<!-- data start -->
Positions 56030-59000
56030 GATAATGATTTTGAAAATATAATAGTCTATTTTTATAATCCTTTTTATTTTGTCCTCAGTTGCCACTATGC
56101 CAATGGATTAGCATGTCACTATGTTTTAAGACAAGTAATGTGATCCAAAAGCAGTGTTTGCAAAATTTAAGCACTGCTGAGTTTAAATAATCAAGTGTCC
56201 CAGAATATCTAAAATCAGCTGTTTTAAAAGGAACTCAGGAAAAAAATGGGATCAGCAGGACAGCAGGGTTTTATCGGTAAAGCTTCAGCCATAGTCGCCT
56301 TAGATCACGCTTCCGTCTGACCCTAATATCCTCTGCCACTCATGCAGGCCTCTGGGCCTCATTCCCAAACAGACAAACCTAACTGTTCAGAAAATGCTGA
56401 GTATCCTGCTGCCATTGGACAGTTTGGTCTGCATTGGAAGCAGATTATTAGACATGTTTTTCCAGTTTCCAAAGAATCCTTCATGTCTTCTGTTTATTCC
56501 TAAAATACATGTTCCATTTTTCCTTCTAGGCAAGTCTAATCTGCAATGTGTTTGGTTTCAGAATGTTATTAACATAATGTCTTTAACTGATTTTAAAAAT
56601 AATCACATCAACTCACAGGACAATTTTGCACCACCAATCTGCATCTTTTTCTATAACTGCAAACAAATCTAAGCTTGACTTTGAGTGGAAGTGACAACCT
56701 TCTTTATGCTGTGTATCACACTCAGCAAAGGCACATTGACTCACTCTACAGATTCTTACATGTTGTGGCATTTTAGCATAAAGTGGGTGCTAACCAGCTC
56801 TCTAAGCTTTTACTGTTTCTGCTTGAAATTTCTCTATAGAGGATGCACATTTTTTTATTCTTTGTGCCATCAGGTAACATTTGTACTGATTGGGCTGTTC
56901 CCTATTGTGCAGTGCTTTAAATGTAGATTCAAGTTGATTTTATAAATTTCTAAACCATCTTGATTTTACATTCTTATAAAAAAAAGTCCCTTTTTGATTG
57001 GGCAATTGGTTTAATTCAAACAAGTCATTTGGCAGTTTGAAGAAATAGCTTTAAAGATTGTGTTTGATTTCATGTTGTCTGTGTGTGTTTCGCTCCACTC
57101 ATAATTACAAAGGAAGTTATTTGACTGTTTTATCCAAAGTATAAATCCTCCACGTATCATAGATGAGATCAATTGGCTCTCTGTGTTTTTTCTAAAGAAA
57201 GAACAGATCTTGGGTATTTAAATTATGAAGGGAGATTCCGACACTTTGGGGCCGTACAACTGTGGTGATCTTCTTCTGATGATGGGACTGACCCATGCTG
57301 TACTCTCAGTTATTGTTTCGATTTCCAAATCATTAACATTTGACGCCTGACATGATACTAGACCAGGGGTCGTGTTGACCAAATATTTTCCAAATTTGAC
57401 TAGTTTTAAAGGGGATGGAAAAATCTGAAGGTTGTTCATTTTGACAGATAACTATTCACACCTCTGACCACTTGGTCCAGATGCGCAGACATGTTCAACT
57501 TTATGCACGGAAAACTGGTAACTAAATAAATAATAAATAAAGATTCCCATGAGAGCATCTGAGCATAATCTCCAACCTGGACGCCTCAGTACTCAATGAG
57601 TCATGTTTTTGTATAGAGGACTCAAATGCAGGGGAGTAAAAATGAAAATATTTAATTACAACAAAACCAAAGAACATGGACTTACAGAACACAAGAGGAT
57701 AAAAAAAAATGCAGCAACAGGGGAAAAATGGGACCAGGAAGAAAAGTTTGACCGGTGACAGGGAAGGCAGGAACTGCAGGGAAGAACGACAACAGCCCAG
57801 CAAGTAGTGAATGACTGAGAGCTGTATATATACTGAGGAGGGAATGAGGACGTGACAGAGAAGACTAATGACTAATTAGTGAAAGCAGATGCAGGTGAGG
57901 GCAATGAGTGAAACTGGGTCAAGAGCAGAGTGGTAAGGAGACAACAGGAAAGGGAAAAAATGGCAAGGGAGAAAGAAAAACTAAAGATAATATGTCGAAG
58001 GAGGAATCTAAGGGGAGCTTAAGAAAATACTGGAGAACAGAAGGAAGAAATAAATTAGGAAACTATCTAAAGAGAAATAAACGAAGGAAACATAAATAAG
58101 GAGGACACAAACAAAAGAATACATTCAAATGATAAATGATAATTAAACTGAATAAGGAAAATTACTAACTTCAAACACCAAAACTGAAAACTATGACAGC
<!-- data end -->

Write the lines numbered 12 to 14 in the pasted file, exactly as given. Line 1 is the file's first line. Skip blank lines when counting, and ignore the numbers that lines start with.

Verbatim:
57001 GGCAATTGGTTTAATTCAAACAAGTCATTTGGCAGTTTGAAGAAATAGCTTTAAAGATTGTGTTTGATTTCATGTTGTCTGTGTGTGTTTCGCTCCACTC
57101 ATAATTACAAAGGAAGTTATTTGACTGTTTTATCCAAAGTATAAATCCTCCACGTATCATAGATGAGATCAATTGGCTCTCTGTGTTTTTTCTAAAGAAA
57201 GAACAGATCTTGGGTATTTAAATTATGAAGGGAGATTCCGACACTTTGGGGCCGTACAACTGTGGTGATCTTCTTCTGATGATGGGACTGACCCATGCTG